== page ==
VideosJSON Schema Search and Refactoring Actions in Oxygen XML


Duration: 07:31

The purpose of this video is to demonstrate how to use Search and Refactoring type actions in Oxygen's JSON Schema Design mode.


00:00:07The purpose of this video is to present how  to use Search and Refactoring type actions  
00:00:12in Oxygen's JSON Schema Design mode. For this  demonstration, I have 3 sample schema files  
00:00:18that are designed to validate JSON files that  contain information about books from a library.
00:00:25I'll start by opening the lib-items schema file,  
00:00:29I'll right-click and choose  Expand All to expand the diagram.  
00:00:33This sample schema considers the book ID ... the  publishing house ... and the book description.
00:00:41Then I'll open the  borrowed-books schema, expand it,  
00:00:48and this one considers a book  reference code ... and the publisher.
00:00:53And I'll open the lib-books schema file, and it  considers the title ... genre ... and authors.
00:01:08When writing JSON schemas, it is considered a good  practice to use the definitions section to group  
00:01:13sub-schemas with descriptive names that can be  referenced where needed, using the $ref keyword. 
00:01:19Definitions and references are good for  avoiding duplication and allow users to  
00:01:23write schemas that are easier to read and  maintain. It's also a common practice for  
00:01:28related schemas to share definitions ...  referencing them through the $ref keyword.  
00:01:33So, I will show you that Oxygen  includes some actions in the Design  
00:01:36mode's contextual menu that could prove to  be useful for working with such constructs.
00:01:42For example, suppose that I want to see all  the occurrences of a particular definition.  
00:01:47I'll right-click the  mediumLengthString definition,  
00:01:51I'll go to the Search submenu, and I'll  select "Search occurrences in file".
00:01:58All occurrences of components within the  diagram that use the mediumLengthString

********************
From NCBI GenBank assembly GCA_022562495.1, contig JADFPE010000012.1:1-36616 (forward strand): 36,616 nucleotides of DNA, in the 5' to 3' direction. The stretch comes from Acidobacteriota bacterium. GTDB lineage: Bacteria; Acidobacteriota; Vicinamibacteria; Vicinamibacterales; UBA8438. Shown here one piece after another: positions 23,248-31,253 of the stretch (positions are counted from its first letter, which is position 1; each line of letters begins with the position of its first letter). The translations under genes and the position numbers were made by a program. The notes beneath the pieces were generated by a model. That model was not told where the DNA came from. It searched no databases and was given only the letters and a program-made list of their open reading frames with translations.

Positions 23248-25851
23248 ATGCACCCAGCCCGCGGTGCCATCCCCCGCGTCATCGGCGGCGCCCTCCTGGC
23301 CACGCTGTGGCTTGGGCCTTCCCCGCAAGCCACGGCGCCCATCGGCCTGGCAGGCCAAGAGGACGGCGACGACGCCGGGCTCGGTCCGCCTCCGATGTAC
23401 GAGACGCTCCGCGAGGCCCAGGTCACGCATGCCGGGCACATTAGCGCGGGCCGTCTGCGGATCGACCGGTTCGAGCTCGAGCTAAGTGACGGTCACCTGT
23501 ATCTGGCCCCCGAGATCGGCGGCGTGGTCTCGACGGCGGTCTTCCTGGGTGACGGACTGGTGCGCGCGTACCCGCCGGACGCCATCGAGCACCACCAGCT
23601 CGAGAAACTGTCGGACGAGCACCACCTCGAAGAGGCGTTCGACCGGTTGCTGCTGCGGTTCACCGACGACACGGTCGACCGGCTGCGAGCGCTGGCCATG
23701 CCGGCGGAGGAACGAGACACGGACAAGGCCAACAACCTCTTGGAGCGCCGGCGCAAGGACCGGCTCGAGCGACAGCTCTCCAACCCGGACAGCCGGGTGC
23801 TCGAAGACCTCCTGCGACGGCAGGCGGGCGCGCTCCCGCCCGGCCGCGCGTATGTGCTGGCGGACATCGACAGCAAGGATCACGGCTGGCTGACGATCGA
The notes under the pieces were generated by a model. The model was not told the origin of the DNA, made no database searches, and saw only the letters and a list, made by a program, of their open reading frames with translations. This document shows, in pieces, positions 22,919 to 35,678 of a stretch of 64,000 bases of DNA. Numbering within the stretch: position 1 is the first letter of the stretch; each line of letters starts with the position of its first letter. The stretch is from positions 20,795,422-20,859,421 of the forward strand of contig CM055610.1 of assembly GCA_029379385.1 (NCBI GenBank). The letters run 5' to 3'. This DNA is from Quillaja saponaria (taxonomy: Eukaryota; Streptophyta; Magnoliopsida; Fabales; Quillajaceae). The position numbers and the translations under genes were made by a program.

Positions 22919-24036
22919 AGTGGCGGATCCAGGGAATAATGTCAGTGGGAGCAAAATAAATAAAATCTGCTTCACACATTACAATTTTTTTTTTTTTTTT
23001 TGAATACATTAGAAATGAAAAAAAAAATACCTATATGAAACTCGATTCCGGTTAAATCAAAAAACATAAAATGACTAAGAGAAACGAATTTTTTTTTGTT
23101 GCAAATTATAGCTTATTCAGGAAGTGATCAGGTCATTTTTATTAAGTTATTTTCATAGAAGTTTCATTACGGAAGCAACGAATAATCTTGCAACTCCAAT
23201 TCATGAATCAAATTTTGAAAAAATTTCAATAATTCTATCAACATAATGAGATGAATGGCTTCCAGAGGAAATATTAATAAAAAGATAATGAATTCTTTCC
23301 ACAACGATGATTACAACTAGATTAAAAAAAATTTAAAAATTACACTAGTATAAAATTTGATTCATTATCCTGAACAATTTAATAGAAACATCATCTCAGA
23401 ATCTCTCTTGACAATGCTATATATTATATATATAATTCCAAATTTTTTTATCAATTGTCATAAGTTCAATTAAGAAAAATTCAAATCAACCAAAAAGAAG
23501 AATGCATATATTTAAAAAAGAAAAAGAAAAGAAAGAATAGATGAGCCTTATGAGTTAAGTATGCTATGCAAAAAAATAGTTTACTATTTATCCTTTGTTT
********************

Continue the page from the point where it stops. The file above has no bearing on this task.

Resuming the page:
00:02:02name are listed in the bottom results  pane ... and if I click on each one,  
00:02:07you can see that it highlights the  particular occurrence in the document.
00:02:16I'll right-click that same definition again,  
00:02:19and go to the Search submenu, and this time  I'll select Search References. This action  
00:02:25searches for all references of the selected  definition in a scope determined by the  
00:02:29schemas referenced in the file and the schemas  declared in associated validation scenarios.
00:02:35Again, I'll click on the occurrences,  
00:02:38and notice that the 3rd one switched focus to the  publishingHouse property from another file, the  
00:02:45lib-items schema file. So, the mediumLengthString  definition is shared between the two schema files.
00:02:51In regard to the scope of the search  action, it searches the current schema file,  
00:02:57then it searches other schema files  that are referenced in the current file,  
00:03:01and then it searches schema files that are  declared in associated validation scenarios.
00:03:07In my case, the 2nd criterion is  the one responsible for including  
00:03:10the lib-items schema in the scope of the action.
00:03:14Indeed, you can see that the  ID property in the lib-books  
00:03:17file contains a reference to the ID  definition from the lib-items file.  
00:03:23As I mentioned earlier, the 2 schemas  share some of their definition constructs.
00:03:29Now, it may not be able to detect all the  references of a certain definition since the scope  
00:03:33is strictly defined by the criteria I mentioned  a minute ago. But, to broaden the search scope,  
00:03:38I can use the "Search References in" action.  It is also found in the Search submenu.